Notes from “Partnering Students, Parents, and Teachers Through Technology”

The second in a series of workshops from NWPM colleagues at MRA 2008, these are notes from Portland Middle School teachers Amanda and Garth Cornwell’s session on “Partnering Students, Parents, and Teachers Through Technology.”

  • Begin with questions from the audience:
    • How to get younger students to access technology on their own?
    • How do parents react, what do they want?
  • Our Hopes
    • To demonstrate daily uses of technology that serve a variety of purposes
    • To aid students, parents, and colleagues in realizing the technology of potential
    • To equip students with the skills that they will need
    • Michael Wesch vide: “A Vision of Students Today
  • Our Plan
    • To share the tech tools that we use with students and parents
    • To discuss why it is important to integrate technology when we feel like we are “giving up” time for content
    • To discuss how flexibility is the key, because teaching with technology always yields surprises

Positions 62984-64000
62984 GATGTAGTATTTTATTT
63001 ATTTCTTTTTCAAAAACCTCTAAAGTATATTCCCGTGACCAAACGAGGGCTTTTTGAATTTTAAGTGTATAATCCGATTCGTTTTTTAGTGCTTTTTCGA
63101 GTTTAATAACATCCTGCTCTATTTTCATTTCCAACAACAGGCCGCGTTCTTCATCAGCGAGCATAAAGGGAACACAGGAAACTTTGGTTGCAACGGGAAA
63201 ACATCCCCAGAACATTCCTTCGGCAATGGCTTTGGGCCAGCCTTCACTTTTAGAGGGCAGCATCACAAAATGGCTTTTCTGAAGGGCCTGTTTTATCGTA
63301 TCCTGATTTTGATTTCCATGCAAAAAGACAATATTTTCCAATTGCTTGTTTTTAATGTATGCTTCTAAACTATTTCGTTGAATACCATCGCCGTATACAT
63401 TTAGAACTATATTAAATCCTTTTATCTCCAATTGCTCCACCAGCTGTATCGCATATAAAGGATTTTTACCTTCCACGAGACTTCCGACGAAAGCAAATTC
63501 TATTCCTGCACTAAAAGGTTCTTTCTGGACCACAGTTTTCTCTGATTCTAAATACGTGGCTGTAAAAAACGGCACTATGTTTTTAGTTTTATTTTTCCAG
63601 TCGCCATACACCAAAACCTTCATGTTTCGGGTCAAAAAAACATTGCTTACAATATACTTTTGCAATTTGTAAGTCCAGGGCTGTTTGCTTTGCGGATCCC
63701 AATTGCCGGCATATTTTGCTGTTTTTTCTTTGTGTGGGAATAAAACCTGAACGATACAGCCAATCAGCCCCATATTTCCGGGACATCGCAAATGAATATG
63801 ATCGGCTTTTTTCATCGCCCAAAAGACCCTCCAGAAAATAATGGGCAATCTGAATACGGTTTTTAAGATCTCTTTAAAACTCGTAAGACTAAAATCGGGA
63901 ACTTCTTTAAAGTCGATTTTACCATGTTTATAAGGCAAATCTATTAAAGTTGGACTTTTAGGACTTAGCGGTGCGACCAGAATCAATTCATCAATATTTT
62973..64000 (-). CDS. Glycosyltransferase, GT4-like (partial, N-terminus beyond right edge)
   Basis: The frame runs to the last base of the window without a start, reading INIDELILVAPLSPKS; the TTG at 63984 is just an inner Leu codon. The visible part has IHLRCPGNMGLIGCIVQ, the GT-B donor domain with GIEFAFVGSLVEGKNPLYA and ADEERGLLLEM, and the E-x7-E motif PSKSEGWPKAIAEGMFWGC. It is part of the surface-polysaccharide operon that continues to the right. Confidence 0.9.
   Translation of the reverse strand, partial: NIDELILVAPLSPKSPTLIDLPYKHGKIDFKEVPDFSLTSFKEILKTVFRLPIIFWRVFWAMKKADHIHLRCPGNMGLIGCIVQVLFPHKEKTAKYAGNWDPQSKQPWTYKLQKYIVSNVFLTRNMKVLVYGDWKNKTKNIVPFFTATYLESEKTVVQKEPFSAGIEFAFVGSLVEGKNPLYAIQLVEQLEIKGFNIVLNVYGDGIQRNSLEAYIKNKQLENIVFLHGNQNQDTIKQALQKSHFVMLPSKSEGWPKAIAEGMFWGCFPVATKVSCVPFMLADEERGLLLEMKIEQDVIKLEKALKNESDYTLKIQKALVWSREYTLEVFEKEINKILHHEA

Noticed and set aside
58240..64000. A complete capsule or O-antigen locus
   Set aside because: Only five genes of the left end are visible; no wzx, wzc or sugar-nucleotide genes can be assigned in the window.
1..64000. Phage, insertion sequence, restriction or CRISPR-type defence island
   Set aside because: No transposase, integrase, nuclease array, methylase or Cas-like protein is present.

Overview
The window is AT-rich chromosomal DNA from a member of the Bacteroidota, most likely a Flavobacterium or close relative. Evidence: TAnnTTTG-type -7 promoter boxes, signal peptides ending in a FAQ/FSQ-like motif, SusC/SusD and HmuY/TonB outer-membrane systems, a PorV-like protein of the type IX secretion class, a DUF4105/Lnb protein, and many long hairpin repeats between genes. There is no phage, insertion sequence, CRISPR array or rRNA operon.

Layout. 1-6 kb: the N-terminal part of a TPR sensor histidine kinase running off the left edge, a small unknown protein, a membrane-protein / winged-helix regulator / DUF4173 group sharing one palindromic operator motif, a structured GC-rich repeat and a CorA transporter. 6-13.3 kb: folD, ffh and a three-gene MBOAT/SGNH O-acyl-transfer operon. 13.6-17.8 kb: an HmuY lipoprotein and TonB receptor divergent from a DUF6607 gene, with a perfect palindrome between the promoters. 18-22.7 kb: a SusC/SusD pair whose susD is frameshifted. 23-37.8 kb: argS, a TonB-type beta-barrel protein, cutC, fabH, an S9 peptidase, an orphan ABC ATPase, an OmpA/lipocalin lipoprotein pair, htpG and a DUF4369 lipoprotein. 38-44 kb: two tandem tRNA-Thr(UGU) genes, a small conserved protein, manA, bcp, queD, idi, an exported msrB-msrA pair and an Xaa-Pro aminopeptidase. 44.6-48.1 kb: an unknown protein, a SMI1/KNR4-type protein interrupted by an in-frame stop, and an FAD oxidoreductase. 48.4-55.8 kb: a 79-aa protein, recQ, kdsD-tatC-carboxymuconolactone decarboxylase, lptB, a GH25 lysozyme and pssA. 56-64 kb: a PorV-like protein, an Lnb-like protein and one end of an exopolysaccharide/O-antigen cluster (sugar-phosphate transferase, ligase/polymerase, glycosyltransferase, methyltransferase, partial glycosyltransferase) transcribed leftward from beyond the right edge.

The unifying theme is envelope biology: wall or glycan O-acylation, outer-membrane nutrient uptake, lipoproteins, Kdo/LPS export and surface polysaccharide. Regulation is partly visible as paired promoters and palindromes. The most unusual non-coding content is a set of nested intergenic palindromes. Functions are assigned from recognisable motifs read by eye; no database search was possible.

• Students
    • Shared Drive
      • Create hotlists in word that students can click to for computer lab assignments
    • District Digital Dropbox
      • Track changes in word sometimes works with middle school students
    • Wikis
    • Nicenet
      • Classroom discussion forums
      • Good for access at home and school, because it is all online and doesn’t require a specific word processor (files lost, incompatible formats, etc)
      • Watching for IM language and asking students to express themselves more clearly
    • Google Docs
    • Podcasting
      • Buy inexpensive MP3 recorders
  • Parents
    • Blogs and Edline
    • Lack of participation and interest in training sessions
    • Considering teaming up with local libraries
    • Be persistent and specific
  • Teachers
    • Open yourself up to learning with your students
  • Our learning
    • Small, simple steps can be beneficial
    • Honor the time of the student, parent, or teacher coming to learn
    • Listen to input from students
  • Lessons and Student Work
    • Book discussions

Author: Troy Hicks

Dr. Troy Hicks is a professor of English and education at Central Michigan University. He directs both the Chippewa River Writing Project and the Master of Arts in Educational Technology degree program. A former middle school teacher, Dr. Hicks has authored numerous books, articles, chapters, blog posts, and other resources broadly related to the teaching of literacy in our digital age. Follow him on Twitter: @hickstro

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